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Yonex Co., Ltd. (ヨネックス株式会社, Yonekkusu Kabushiki-gaisha) (TYO: 7906) is a Japanese manufacturer of sporting equipment for badminton, golf, and tennis, producing rackets, clubs, shoes, shuttlecocks, tennis balls, and other equipment for those sports.[1]

Yonex Co., Ltd.
Public
Traded asTYO: 7906
ISINJP3960000002 Edit this on Wikidata
IndustrySporting goods
Founded1946 (incorporated in 1958)
FounderMinoru Yoneyama
HeadquartersTokyo, Japan
Area served
Worldwide
Key people
Ben Yoneyama, Chairman
Kusaki Hayashida, President
ProductsRackets, tennis balls, shuttlecocks, clubs, shoes, apparel, accessories
¥2,227 million (2015)
Subsidiaries'Yonex Corporation', 'Yonex UK Ltd.', 'Yonex GmbH', 'Yonex Taiwan Co., Ltd.', 'Yonex Canada Ltd.', 'Yonex Golf China Co., LTD'
Websitewww.yonex.com

HistoryEdit

The company was founded in 1946 by Minoru Yoneyama as a producer of wooden floats for fishing nets. The company was later forced out of this market because of the invention of plastic floats. This led to a commitment by Yoneyama to never again be left behind by technological advancements.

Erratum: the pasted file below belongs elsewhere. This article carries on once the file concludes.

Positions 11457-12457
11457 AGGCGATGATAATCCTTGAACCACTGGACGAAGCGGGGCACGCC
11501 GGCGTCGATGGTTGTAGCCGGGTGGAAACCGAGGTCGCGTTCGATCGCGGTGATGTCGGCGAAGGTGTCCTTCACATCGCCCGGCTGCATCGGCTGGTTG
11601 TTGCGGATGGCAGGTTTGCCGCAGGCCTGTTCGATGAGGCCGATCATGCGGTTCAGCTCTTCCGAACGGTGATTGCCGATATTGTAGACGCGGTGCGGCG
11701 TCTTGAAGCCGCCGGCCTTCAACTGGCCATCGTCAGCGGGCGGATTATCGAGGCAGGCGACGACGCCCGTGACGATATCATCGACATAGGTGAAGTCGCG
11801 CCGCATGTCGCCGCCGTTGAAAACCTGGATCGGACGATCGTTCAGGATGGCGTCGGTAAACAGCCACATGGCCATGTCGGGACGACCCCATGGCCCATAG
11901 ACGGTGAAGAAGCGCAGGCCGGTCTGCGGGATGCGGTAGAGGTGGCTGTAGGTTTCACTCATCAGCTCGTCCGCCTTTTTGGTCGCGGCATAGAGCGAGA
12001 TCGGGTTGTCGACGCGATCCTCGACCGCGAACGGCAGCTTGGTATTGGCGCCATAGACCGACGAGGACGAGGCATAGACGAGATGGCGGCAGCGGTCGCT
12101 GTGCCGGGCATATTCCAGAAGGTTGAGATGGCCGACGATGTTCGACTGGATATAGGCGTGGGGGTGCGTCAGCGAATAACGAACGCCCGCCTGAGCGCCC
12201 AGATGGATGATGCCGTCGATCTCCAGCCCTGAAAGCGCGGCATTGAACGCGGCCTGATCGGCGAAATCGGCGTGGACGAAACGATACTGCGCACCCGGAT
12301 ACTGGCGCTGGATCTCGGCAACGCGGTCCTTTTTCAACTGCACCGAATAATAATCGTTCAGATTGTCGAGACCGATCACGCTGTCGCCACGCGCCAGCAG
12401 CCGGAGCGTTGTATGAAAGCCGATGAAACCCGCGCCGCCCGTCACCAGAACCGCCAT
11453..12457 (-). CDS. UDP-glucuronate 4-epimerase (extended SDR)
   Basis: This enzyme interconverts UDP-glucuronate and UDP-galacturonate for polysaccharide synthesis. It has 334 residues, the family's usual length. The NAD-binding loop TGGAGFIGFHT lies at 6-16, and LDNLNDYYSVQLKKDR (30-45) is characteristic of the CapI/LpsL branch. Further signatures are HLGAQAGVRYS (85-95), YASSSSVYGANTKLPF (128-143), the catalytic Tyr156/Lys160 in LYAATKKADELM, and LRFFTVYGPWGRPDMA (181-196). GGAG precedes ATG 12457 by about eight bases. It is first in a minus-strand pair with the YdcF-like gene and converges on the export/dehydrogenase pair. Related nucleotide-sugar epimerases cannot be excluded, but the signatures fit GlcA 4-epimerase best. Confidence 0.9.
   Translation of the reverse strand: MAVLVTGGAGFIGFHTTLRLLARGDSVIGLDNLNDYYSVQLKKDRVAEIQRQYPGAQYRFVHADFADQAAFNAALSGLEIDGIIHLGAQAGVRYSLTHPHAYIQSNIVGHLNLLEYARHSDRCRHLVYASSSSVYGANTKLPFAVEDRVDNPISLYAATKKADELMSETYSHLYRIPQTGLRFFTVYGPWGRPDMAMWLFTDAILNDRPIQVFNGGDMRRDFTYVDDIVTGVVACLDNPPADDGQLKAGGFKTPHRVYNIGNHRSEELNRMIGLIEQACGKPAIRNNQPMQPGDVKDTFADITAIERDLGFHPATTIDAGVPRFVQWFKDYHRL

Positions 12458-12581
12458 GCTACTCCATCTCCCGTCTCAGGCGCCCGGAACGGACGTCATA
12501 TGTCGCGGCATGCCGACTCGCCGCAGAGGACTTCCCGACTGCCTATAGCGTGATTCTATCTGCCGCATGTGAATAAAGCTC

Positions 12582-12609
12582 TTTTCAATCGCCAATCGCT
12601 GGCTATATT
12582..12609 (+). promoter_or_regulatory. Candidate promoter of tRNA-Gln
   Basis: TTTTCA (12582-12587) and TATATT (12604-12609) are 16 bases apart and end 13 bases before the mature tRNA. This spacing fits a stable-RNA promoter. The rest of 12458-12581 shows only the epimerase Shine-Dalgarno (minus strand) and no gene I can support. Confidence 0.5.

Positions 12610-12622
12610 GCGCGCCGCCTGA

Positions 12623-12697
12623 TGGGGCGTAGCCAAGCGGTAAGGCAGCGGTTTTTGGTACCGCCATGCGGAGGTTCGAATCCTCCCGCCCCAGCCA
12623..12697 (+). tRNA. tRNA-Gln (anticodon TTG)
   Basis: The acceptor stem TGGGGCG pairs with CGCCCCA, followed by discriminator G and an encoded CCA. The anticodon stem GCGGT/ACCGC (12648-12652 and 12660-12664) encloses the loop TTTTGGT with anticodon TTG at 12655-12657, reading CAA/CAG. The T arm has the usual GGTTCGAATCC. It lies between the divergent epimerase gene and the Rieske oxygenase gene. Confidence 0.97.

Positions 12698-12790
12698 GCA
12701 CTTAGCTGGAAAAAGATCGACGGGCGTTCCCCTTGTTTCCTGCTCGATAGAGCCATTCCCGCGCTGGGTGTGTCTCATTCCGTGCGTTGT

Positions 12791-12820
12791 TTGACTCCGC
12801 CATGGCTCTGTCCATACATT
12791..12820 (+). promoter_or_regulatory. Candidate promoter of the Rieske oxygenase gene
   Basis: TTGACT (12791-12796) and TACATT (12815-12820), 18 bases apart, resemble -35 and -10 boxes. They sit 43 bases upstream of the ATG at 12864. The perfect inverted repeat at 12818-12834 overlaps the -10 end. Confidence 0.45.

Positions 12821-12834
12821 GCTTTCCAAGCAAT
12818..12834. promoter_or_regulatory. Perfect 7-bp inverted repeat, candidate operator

In 1957, Yoneyama began to make badminton racquets for other brands. By 1961, the first Yoneyama-branded racquet was introduced, and within another two years an export company was created for the worldwide distribution. After the company began to make aluminum badminton racquets in 1969, it found that the same technology could be applied to the tennis racket which the company introduced in 1971. The company began to experiment with graphite shafts for both types of rackets and found that these would also be useful for golf clubs.

In 1982 Yonex came out with the new oversized tennis racquet in the REX-series with the R-7 and R-10 racquets. At that time Martina Navratilova played with the R-7 and was very successful. One year later, the new series Rexking was developed with the R-22. Navratilova subsequently used the white RQ 180 widebody frame until the early 1990s.

Finding a growing market, the Yonex Corporation (a wholly owned subsidiary) was established in Torrance, California in July 1983. In 1992 Yonex introduced the widebody badminton racket, the "Isometric 500", a racquet that was much less "tear drop"-shaped than previous ones. The more "square" head gave it a much larger striking surface, which provides a larger "sweet spot" to hit the shuttle. It led other manufacturers to follow suit in "square-head" or isometric designs. The parent company was listed on the Tokyo Stock Exchange in 1994. Yonex describes itself as the world leader in golf, tennis and badminton equipment.[2] Yonex provides clothing for national badminton associations around the world, such as the Malaysian Badminton Association, Badminton Scotland, Badminton England, Badminton Ireland, and Badminton Wales. Yonex has also been teaming up with OCBC (Orange County Badminton Club) since 2007 to host the annual U.S. Open Grand Prix Badminton Championships.[3]

 
Yonex French Open in 2013